Miami court decision may affect a law barring gays from adopting

Florida is the only state that outright prohibits gays and lesbians from adopting.

Now, those who support and oppose gay adoption are awaiting a decision in a Miami court case they think could provide ammunition to overturn the state law.

The case involves Frank Martin Gill and his unidentified male partner. In 2004, the state encouraged the couple to provide a foster home for two boys. Gill hopes to become their adopted father.

“There’s no clear reason why [Gill can’t adopt] except he’s gay,” said Naomi Parker, a Wilton Manors diversity consultant and a lesbian who went out of state to adopt her now-16-year-old daughter. “It’s a human rights issue, not a gay rights issue. There are responsible, willing and able gay parents. It’s a shame children are being denied a home.”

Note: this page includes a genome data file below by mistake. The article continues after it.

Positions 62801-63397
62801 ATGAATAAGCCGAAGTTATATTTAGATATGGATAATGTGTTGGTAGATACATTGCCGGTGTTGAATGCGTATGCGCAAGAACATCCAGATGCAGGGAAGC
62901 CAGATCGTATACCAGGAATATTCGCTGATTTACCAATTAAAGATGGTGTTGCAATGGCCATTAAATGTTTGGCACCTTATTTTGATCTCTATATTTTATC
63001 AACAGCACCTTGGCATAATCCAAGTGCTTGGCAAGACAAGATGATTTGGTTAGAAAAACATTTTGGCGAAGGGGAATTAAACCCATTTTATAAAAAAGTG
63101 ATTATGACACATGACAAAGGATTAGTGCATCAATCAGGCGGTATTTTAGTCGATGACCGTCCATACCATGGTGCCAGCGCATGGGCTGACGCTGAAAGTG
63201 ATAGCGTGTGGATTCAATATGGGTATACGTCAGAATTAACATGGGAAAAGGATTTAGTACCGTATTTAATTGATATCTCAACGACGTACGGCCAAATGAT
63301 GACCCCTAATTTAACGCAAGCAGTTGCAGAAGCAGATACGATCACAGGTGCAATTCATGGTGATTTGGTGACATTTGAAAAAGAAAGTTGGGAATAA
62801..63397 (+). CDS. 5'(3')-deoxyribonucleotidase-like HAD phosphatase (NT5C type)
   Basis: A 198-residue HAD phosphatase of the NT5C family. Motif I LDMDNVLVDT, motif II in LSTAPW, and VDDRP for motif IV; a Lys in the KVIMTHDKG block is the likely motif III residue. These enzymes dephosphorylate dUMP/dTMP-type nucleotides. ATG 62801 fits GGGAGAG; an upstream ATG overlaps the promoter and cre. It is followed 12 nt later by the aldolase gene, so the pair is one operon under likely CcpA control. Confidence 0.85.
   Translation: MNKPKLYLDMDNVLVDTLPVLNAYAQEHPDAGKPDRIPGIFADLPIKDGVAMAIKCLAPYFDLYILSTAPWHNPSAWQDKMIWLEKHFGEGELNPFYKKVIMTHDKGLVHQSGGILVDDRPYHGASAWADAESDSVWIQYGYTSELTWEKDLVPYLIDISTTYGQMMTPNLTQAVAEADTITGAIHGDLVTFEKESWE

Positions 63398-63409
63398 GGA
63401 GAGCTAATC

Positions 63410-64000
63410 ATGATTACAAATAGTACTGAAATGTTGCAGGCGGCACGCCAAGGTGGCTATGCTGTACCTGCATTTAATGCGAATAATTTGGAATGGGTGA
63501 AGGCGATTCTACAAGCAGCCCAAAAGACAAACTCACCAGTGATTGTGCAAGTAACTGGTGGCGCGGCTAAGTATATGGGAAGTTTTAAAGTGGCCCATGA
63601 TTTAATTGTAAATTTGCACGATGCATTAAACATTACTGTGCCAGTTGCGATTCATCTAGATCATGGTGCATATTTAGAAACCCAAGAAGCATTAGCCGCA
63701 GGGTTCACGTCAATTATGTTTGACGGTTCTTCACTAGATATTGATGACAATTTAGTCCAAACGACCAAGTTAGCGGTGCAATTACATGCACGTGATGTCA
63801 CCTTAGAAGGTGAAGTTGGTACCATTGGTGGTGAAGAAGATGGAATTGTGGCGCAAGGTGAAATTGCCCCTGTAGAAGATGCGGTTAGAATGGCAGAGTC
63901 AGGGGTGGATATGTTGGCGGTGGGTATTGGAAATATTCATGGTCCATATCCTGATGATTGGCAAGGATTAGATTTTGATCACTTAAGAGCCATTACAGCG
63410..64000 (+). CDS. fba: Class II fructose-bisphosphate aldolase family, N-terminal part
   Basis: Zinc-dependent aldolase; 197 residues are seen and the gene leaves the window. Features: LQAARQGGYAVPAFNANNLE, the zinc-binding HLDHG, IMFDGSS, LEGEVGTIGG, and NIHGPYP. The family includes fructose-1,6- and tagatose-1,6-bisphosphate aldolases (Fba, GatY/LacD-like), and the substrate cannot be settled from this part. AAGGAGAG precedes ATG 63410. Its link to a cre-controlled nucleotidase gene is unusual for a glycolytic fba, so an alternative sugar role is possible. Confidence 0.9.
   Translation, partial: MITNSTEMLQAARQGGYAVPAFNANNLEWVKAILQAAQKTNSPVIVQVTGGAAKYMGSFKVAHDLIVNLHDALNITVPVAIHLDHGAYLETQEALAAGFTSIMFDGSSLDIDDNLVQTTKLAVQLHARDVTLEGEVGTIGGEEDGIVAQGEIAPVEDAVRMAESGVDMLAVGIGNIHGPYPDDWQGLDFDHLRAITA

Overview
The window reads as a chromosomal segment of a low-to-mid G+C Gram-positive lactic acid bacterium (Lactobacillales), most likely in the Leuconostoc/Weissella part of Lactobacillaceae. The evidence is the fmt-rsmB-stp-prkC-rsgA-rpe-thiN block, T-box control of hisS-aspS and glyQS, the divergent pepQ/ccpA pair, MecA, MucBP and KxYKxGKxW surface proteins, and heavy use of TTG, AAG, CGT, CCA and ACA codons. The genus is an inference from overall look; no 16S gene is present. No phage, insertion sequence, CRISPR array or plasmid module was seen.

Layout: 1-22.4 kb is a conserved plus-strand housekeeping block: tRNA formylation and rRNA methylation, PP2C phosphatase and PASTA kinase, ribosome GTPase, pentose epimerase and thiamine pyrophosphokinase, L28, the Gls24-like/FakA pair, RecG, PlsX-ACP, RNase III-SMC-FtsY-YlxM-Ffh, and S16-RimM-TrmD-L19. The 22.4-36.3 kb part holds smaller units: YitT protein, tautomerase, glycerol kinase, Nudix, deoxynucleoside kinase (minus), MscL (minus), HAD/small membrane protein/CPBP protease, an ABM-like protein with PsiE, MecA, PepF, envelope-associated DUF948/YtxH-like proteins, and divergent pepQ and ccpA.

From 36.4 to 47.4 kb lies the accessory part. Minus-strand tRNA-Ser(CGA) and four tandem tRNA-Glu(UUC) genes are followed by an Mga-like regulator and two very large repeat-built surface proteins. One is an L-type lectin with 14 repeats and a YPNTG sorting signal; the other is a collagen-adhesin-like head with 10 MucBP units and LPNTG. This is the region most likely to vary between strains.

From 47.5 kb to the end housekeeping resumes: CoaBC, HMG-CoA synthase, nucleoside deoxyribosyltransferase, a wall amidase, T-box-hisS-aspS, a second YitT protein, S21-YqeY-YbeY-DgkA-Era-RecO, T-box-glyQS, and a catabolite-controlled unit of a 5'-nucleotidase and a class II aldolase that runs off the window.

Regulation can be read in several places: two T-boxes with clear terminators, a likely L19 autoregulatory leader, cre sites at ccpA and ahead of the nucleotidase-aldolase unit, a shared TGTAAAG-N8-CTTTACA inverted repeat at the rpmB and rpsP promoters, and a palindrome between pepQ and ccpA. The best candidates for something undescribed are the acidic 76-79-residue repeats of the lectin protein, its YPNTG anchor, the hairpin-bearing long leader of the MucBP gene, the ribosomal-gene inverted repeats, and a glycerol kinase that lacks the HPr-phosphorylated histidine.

The Miami court challenge is only the latest case involving gay foster parents trying to provide permanent homes for children. In 2001, a federal appeals court in Atlanta upheld the state law banning gay adoption when Steven Lofton, a retired pediatric nurse, sought to adopt a 10-year-old boy in his care. With other foster children in their care, Lofton and his partner Roger Croteau received the first Outstanding Foster Parenting Award from Florida’s Children’s Home Society.